The Guardian today has Stewart Dakers arguing that the elderly should expect to contribute to the costs of their care, one way or another. Lots of venomous posts in response from the "I've paid my taxes now give me them back" brigade.
We fail to think clearly about what is involved in getting older and we allow the elderly to think very unclearly about it: we indulge far too many of their fantasies
Getting older - past 60 - means that there is an ever-increasing chance that your luck will run out. For example, whilst most breast cancer campaigning offers images of younger women afflicted, in reality the risks of developing breast cancer increase with age. The same is true for most cancers - and for most illnesses which affect physical mobility and mental capacity.
Older people respond to their sense that things may go badly wrong in various ways.
Some just keep going, changing none of their habits until forced by circumstances. This group includes the people who carry on working, given the chance.
Some carry on much as normal but make adjustments to lifestyle and contingency plans, discussed with their children if they have them.
Others batten down the hatches. They stop spending, they hoard, they lie. There are lots of older people who present an image of poverty when, in fact, they are both asset rich (houses) and cash rich. When they need it, they hold out their hands for free care, whether provided by their children or the state.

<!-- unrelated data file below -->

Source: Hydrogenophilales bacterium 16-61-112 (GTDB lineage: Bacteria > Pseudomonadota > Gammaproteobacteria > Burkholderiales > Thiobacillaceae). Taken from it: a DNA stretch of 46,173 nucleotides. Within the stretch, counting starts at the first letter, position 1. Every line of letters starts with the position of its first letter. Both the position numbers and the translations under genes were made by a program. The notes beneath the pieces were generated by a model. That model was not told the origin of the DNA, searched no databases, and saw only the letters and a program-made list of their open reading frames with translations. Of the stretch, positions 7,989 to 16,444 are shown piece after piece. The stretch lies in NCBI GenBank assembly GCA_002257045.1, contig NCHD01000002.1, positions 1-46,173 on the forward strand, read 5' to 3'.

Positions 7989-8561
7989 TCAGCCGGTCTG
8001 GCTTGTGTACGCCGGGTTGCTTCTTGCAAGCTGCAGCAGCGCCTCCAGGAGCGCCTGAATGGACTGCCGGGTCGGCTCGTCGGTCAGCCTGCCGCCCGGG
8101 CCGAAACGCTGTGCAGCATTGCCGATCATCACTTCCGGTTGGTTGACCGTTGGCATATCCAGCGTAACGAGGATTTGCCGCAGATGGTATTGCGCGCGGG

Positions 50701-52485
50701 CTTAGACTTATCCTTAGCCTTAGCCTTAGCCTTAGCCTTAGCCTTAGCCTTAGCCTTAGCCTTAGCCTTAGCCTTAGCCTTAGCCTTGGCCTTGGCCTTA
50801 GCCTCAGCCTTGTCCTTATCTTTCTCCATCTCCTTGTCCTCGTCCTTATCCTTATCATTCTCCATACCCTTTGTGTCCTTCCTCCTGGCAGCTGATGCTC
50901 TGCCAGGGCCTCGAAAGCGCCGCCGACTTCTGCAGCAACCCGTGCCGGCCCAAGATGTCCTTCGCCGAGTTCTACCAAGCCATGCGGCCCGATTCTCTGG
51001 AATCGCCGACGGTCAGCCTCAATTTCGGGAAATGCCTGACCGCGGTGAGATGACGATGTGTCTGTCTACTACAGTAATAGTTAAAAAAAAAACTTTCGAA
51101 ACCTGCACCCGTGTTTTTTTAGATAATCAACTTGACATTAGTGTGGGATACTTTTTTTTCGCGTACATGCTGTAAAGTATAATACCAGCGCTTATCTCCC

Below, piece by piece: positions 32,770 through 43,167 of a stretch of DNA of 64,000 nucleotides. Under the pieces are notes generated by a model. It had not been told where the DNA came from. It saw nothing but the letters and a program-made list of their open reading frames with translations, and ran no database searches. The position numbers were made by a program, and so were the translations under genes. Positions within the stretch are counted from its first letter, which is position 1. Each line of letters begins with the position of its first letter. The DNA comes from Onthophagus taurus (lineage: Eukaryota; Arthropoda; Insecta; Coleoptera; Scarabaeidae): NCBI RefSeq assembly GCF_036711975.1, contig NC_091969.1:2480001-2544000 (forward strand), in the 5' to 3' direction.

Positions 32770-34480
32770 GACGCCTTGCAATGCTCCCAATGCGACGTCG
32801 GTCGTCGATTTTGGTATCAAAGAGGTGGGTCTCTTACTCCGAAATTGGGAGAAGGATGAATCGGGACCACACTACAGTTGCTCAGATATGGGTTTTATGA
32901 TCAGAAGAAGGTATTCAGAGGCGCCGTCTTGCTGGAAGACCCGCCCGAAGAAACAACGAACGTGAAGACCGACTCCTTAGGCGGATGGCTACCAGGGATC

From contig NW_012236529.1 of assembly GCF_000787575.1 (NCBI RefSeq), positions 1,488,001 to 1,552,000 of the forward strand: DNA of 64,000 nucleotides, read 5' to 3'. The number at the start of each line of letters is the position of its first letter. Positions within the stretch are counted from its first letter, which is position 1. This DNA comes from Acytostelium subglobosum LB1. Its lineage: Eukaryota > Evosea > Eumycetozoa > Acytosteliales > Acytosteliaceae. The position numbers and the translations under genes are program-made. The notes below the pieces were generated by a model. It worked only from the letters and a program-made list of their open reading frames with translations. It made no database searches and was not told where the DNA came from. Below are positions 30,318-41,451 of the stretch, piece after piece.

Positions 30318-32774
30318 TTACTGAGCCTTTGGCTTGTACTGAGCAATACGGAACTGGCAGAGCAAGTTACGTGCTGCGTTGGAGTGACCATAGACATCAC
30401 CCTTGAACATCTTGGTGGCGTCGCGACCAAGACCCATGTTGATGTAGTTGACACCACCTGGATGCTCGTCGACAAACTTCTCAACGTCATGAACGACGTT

Often enough, the beneficiaries of this meanness are the cats' and dogs' homes left a pretty penny in the Will.
Governments need to be as robust in the way they address their older citizens as they are when addressing the young. New Labour - Gordon Brown especially - was hopelessly sentimental about the elderly. That has been disastrous. At worst, it means that those over 60 have inflated ideas about what they are Entitled to and why - they believe that they have a Human Right to a Free Bus Pass, than which you cannot get much more absurd and pathetic.
Governments need to listen to dissenting voices among the older age group, people like Stewart Dakers.